Astronauts Successfully Attach Part of Solar Array

Astronauts at the International Space Station got one spacewalk closer to completing their arduous mission today after successfully bolting part of a solar power array into place.

Astronauts Scott Parazynski and Doug Wheelock directed robot arm operators Stephanie Wilson and Dan Tani as they carefully worked a 35,000-pound solar array segment into position on the far left end of the space station's main power truss on Tuesday morning. The spacewalk completed a three-day 145-foot move -- a major milestone in the station's assembly.

Over the weekend, astronauts discovered that a large ball joint used to position solar panels on the space station seems to be rubbing up against another part, causing it to use more power than normal and vibrate the solar array. Tani found metal shavings inside the joint when he opened it up during a spacewalk Sunday.

After the Shuttle Discovery astronauts were told their mission would be extended to attempt to repair the damaged solar panel, ABC News producer Gina Sunseri interviewed members of the crew.

Sunseri: Spacewalker Dan Tani, did you have sort of an "a hah" moment when you opened up the cover of SARJ (solar array rotating joint) yesterday?

Tani: We knew the SARJ has been having problems and we have kind of scratching our heads as to what might cause the problem. I was certainly hoping it was something easy, something that I could see stuck on the outside of the rotating structure, but I went all around it and I didn't see anything that looked obvious. When I got the instructions to open up the cover and I could see instantly that there was debris in there. I have never seen one in a pristine state. This is not a task that I was prepared for but it was obvious to me that there was significant debris, sort of a dust in there, it was quite obvious as soon as I opened it up.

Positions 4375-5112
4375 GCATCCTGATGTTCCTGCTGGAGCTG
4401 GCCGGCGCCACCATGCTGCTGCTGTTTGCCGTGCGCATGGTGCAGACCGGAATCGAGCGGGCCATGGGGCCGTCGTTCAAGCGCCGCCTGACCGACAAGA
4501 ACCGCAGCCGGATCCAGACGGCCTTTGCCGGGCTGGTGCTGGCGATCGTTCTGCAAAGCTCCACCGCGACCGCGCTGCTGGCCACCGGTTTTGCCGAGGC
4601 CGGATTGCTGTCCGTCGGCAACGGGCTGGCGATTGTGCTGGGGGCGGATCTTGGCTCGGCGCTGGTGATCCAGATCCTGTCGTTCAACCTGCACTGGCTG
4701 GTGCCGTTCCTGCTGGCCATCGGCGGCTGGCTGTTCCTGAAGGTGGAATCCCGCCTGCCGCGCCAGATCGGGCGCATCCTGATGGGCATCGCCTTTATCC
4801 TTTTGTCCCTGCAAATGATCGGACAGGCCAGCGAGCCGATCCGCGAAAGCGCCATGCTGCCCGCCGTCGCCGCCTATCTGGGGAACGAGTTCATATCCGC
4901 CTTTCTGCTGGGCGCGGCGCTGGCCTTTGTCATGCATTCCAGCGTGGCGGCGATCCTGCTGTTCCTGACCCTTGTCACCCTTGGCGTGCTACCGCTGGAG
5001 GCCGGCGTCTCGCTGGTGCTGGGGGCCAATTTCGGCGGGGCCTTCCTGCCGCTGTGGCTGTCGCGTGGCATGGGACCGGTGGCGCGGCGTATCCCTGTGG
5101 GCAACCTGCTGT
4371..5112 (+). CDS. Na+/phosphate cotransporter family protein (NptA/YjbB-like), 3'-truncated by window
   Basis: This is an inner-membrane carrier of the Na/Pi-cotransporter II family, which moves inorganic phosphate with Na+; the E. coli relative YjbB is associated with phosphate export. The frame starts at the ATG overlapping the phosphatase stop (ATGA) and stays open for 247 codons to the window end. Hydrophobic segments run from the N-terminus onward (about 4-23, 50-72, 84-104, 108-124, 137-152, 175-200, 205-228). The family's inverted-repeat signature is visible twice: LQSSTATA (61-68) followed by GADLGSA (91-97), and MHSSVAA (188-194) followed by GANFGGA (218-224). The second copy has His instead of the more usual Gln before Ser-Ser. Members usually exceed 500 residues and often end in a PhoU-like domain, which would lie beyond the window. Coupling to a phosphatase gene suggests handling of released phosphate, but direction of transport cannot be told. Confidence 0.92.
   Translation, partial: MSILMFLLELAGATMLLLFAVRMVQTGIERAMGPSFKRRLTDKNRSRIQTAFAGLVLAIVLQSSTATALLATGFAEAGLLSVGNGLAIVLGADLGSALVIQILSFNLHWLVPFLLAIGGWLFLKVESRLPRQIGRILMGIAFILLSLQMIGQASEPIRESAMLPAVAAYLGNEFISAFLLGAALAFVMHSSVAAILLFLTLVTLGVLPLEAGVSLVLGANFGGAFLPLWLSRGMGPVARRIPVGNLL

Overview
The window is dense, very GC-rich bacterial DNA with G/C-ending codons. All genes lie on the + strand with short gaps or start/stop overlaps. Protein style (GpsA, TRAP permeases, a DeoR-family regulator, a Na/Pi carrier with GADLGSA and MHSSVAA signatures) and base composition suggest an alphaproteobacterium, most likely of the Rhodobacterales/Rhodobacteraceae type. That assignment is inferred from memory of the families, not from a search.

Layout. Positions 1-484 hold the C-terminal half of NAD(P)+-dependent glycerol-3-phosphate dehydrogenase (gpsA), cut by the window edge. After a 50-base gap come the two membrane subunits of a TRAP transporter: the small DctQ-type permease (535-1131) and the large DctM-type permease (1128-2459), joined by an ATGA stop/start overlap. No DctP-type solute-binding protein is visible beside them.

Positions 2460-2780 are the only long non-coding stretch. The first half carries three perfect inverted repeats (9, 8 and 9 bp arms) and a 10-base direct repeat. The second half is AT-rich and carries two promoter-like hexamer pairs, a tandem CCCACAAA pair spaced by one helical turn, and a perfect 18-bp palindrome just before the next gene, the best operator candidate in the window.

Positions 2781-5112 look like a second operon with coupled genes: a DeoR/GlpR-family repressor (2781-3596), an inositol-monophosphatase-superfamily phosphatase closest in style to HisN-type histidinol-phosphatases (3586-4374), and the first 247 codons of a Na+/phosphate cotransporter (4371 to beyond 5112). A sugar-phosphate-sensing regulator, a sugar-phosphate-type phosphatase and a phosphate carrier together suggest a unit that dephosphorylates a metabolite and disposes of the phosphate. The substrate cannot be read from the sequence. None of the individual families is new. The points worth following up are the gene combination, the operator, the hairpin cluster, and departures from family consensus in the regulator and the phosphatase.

Sunseri: Cmdr. [Pam] Melroy, you all have been told your mission will be extended. What is involved on your part to make this happen?

Melroy: Fortunately we had actually talked about this possibility before we flew. Things have gone pretty smoothly so far but the reality is there are so many different elements to the mission. For each one of those elements we talked about what would happen if something didn't go smoothly and we kept coming back to the option of adding a day so I think in the end it doesn't really surprise us and we talked through some of the implications of it already. I think the biggest thing for us is it's another day in space docked to the space station and I think that is great.

Sunseri: Pilot George Zamka, Commander Melroy mentioned it has been a little tough getting you all to bed on time. What's going on up there?

Zamka: I think somebody said it is Christmas every night, we are having a good time up here — just like Christmas Eve, it is tough to get the kids to bed because we are just having a blast and there is always one more thing we can get done and we keep pushing it just a couple of minutes.

Sunseri: Cmdr. [Peggy] Whitson, usually when the shuttle leaves you get to relax and kick back, after all you've had company for a couple of weeks, but it looks like you and your crew will have to kick into high gear after Discovery leaves.

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